In the months since it first emerged, scientists have learned many things about deadly coronavirus behind the global pandemic. A new study revealed that it can stay on plastic for 72 hours — three days — and that keeping two meters (six-and-a-half feet) apart may not be enough.
A television new program set to air on U.K. network BBC2 this Thursday has doctors explore the latest information about the virus. Here, they talk about some of the latest information about the coronavirus and why it spreads so easily. This includes how it can travel further than previously thought and linger on surfaces for days.
Most social distancing guidance advises people to stand at least two meters, or six-and-a-half feet apart. This rule mostly comes from experiments conducted in the 1930s that suggested that droplets released from coughing and sneezing can travel to about that distance.
However, it looks like this data may be outdated – an experiment by the U.K. Health and Safety Executive, that’s to be shown on the program, demonstrates just how far coronavirus particles can spread.
In the experiment, a specially rigged medical mannequin, named Violet, coughs up a liquid filled with a special dye that shows up under ultraviolet light. During the experiment, traces of the dye were found on the ceiling and wall that were at least two meters away.
“You see thousands of droplets coming out of Violet’s mouth, with some reaching the ceiling and the far wall, which is at least two meters away,” says Dr. Guddi Singh, a London pediatrician.
“Some of these droplets land on my hand, even though I am not in the direct line of the cough,” explained Dr. Singh. “If these droplets contained the virus, I would be infected. It is incredibly contagious.”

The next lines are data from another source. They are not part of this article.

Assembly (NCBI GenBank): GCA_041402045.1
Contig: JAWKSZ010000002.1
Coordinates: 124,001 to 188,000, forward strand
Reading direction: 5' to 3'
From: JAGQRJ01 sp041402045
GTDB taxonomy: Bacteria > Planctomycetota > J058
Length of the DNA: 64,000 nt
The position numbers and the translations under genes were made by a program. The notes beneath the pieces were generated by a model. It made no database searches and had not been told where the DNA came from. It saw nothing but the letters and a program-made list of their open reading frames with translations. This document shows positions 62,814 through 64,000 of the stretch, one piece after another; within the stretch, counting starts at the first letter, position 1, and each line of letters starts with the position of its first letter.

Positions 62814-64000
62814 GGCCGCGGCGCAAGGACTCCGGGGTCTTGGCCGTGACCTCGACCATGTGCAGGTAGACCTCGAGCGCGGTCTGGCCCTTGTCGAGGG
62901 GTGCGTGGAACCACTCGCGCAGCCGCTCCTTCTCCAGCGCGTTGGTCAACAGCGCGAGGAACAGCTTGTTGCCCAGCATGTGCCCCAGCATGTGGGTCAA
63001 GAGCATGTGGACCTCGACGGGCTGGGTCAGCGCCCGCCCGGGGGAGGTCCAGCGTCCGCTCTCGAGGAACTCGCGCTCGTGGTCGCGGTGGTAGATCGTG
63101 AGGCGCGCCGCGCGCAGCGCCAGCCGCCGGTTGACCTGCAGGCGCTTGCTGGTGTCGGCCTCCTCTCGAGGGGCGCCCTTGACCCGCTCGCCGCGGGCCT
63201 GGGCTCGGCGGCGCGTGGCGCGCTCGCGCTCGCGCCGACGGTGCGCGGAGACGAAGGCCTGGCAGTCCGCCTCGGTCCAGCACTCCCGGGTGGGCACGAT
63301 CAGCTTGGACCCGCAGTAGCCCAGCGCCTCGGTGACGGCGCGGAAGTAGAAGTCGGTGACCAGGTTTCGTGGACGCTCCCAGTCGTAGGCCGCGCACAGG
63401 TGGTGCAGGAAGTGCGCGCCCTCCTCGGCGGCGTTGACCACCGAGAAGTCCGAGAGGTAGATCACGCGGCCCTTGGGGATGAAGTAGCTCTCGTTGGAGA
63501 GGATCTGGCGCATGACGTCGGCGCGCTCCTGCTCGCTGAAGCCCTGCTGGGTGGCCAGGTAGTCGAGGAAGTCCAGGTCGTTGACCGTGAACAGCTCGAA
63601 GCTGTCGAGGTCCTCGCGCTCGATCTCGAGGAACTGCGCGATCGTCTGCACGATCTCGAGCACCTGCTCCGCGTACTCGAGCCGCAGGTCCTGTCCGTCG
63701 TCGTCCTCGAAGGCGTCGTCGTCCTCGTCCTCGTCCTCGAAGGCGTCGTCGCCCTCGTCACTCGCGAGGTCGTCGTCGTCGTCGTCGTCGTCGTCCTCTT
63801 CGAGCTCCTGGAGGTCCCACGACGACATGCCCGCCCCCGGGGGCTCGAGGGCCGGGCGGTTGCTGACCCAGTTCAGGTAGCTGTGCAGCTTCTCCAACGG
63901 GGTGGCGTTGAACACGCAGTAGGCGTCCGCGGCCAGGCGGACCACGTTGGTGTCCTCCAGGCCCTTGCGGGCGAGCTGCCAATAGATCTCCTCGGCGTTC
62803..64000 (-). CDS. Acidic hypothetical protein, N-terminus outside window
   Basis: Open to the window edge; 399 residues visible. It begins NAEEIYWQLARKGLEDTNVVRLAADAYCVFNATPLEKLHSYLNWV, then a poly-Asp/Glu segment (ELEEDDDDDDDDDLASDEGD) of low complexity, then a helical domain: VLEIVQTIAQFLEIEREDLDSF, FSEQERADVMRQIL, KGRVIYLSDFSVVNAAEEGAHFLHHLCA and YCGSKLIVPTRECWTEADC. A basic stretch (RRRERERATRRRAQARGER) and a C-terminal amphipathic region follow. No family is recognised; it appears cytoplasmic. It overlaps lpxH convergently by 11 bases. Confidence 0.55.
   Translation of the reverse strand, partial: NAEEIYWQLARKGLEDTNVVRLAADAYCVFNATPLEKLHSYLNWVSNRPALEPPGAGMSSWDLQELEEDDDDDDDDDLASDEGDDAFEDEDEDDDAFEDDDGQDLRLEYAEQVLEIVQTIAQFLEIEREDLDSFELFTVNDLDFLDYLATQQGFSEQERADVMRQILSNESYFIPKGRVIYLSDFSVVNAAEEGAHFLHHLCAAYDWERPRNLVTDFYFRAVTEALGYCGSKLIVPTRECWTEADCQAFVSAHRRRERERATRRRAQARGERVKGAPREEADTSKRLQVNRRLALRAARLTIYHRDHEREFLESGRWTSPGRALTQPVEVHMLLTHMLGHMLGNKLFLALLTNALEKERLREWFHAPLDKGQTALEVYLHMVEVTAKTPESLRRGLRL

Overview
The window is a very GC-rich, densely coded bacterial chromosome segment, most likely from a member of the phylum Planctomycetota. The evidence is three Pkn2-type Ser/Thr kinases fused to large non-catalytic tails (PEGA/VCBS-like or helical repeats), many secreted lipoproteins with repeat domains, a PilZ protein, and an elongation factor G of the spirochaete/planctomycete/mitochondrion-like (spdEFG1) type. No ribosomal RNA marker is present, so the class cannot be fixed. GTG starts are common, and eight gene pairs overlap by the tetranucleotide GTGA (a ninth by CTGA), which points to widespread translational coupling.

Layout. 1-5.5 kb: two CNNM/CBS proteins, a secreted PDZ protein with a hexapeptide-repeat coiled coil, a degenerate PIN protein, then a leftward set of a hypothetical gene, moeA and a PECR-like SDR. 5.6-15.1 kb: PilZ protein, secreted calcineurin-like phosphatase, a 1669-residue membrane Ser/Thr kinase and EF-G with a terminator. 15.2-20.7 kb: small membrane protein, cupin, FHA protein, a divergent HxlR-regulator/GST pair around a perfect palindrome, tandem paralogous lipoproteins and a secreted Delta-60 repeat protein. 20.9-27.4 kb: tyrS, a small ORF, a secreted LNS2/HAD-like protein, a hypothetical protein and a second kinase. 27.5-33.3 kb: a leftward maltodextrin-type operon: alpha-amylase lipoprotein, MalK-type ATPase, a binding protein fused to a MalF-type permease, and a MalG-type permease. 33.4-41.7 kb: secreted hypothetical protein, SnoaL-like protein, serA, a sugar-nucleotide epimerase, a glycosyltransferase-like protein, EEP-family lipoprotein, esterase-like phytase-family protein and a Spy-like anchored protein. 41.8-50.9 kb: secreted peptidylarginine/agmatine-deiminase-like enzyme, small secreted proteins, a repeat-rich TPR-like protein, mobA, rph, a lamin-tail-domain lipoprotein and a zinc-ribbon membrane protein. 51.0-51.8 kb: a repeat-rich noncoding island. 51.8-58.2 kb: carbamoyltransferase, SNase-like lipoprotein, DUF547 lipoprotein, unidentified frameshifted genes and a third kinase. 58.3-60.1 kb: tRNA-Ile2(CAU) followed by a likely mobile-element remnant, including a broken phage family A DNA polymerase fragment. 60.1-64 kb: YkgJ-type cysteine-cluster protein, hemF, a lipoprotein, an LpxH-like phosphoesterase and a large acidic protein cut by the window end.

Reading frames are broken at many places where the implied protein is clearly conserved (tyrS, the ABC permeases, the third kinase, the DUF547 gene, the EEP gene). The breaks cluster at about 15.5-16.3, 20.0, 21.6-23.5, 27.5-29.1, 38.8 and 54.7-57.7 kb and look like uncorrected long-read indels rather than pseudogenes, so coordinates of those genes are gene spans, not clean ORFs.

The results of the experiment are line up with research published in the Journal of the American Medical Association. The study, led by Lydia Bourouiba, an associate professor at the Massachusetts Institute of Technology, notes that the droplets from coughing and sneezing can be spread by up to eight feet. Bourouiba cites a 2020 report from China that showed that virus particles could be found in ventilation systems in patients with the virus.
“There’s an urgency in revising the guidelines currently being given by the [World Health Organization] and the [Centers for Disease Control and Prevention] on the needs for protective equipment, particularly for the frontline health care workers,” stated Bourouiba.
One other factor that aids the spread of the virus is just how long it can survive outside the human body. A recent study from the New England Journal of Medicine shows that the coronavirus can survive on plastic surfaces for up to 72 hours or 3 days.
During testing, researchers found that 10 percent of the virus remained on plastic after eight hours. It was only after 72 hours that the researchers could no longer find any traces of it. However, the researchers found that the virus didn’t survive as long on materials such as stainless steel, copper and cardboard. Their numbers plummeted after only 4 hours and they had become undetectable after 48 hours — two days.
According to Dr. Singh, this research could have implications on the handling of certain items, especially from online shopping. She points to how deliveries are treated very seriously in some countries that have managed the outbreak pretty well. (Related: Preventing coronavirus: How to properly decontaminate groceries before entering your house.)
“In countries that seem to have managed the outbreak pretty well, such as Singapore and Taiwan, all deliveries are treated very seriously because it is clear that this could be another mode of transmission,” mentioned Dr. Singh.
“With deliveries, there is advice that plastic items should be wiped down with soap and water,” she added.